The first scientific investigations of leadership, performed in the 1930s, were interested with naming several individual psychological qualities that may differentiate leaders from non-leaders. Eventually, this became widely recognized as ‘The Great Man’ leadership theory (Hersey, Blanchard & Johnson 2008).
They also determined that the qualities they had classified seemed to vary randomly, differed from leader to leader, and merely became evident after individuals had attained leadership positions (Kouzes & Posner 2007). This was a normal outcome of the reality that they may only examine leaders after the incident, when they had become leaders themselves. Additional research suggested that the relationship between leadership and particular leadership attributes is insignificant, comprising only roughly 10 per cent of the aspects that determine whether an individual was a leader or not (Kouzes & Posner 2007). Unexpectedly, further research has failed to resolve conclusively the issue ‘Are leaders born or made?’ and this lingers a subject of intense debate among scholars. In terms of this ongoing debate between nurture and nature, this essay will try to answer this lingering issue of leadership by drawing on concepts of human motivation and various leadership approaches. However, as Gardner (1990) argued: “Many dismiss the subject with the confident assertion that ‘leaders are born not made.’ Nonsense! Most of what leaders have that enables them to lead is learned. Leadership is not a mysterious activity… And the capacity to perform those tasks is widely distributed in the population” (p. xv).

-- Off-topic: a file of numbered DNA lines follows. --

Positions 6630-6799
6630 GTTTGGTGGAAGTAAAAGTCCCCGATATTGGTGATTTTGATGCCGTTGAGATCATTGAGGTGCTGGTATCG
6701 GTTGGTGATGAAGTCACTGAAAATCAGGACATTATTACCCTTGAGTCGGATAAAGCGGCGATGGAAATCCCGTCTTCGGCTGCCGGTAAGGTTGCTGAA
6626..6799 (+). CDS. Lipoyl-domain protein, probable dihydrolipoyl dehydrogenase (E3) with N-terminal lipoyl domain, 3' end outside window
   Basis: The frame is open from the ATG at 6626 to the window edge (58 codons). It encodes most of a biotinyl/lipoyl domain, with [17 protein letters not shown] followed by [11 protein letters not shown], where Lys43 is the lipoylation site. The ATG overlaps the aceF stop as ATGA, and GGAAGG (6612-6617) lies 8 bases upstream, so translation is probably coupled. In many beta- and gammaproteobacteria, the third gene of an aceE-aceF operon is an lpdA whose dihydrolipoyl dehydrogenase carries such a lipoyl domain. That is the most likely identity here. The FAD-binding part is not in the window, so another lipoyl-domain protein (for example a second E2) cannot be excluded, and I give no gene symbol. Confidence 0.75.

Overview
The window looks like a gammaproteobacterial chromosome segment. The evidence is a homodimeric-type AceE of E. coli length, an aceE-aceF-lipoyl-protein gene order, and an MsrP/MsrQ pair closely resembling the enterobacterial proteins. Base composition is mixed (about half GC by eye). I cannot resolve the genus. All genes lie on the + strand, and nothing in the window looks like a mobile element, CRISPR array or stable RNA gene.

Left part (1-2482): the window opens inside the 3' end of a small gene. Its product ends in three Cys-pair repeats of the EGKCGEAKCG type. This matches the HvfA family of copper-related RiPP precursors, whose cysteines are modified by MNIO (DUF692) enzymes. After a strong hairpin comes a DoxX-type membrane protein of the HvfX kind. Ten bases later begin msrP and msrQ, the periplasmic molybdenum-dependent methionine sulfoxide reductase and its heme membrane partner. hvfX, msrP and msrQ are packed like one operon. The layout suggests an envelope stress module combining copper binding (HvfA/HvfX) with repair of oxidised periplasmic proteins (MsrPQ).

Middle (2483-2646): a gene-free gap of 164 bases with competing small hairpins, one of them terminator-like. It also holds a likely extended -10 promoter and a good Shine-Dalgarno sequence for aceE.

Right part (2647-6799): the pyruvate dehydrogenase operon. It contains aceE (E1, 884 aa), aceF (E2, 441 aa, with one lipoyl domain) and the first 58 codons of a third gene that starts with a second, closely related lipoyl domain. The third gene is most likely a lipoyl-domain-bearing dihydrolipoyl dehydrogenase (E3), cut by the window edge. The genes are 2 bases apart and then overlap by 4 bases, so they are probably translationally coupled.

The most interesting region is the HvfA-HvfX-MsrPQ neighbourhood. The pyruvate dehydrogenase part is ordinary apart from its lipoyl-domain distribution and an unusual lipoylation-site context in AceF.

Stogdill (1974) emphasized that “there are almost as many definitions of leadership as there are persons who have attempted to define the concept” (p. 259). This essay does not aim to add still another definition. However, there are fundamental defining components of leadership in